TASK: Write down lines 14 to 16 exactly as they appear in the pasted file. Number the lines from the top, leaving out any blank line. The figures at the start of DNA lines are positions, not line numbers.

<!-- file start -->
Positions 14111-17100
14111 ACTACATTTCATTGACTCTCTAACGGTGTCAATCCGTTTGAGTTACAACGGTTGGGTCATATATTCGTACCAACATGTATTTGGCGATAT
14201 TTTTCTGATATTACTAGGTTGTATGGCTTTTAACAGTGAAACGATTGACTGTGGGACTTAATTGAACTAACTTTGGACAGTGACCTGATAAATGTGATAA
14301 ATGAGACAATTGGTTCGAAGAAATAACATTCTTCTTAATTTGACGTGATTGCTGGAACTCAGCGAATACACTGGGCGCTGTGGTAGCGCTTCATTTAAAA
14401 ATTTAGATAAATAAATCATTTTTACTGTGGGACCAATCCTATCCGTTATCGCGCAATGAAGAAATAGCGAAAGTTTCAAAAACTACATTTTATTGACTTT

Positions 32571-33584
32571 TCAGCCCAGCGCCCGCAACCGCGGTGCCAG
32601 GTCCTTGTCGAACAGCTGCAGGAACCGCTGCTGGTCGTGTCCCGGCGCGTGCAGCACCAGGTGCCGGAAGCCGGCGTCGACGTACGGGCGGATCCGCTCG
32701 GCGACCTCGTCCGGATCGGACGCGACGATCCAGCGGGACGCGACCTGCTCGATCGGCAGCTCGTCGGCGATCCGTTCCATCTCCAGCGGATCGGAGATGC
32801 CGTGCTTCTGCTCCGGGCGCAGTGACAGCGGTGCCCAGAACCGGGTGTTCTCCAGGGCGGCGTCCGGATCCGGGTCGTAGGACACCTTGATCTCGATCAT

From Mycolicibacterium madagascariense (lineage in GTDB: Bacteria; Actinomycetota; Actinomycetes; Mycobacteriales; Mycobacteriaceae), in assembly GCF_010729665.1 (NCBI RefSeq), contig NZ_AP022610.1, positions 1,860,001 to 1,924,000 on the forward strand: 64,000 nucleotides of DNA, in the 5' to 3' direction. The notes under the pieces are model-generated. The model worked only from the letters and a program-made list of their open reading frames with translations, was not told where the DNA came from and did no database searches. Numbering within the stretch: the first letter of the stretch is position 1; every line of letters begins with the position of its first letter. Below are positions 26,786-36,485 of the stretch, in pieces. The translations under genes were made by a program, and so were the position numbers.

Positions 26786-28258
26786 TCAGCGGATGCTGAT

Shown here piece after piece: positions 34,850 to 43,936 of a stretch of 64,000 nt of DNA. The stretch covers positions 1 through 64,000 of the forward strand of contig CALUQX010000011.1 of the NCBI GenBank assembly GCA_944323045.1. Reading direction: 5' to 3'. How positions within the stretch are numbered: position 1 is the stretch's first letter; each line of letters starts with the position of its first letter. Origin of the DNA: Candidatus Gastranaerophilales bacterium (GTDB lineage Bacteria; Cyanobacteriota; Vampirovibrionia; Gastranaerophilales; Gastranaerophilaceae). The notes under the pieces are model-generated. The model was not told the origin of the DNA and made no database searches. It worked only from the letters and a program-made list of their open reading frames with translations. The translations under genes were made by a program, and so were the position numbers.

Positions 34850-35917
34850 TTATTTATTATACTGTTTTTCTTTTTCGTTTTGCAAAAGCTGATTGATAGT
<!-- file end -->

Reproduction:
Shown here piece after piece: positions 34,850 to 43,936 of a stretch of 64,000 nt of DNA. The stretch covers positions 1 through 64,000 of the forward strand of contig CALUQX010000011.1 of the NCBI GenBank assembly GCA_944323045.1. Reading direction: 5' to 3'. How positions within the stretch are numbered: position 1 is the stretch's first letter; each line of letters starts with the position of its first letter. Origin of the DNA: Candidatus Gastranaerophilales bacterium (GTDB lineage Bacteria; Cyanobacteriota; Vampirovibrionia; Gastranaerophilales; Gastranaerophilaceae). The notes under the pieces are model-generated. The model was not told the origin of the DNA and made no database searches. It worked only from the letters and a program-made list of their open reading frames with translations. The translations under genes were made by a program, and so were the position numbers.

Positions 34850-35917
34850 TTATTTATTATACTGTTTTTCTTTTTCGTTTTGCAAAAGCTGATTGATAGT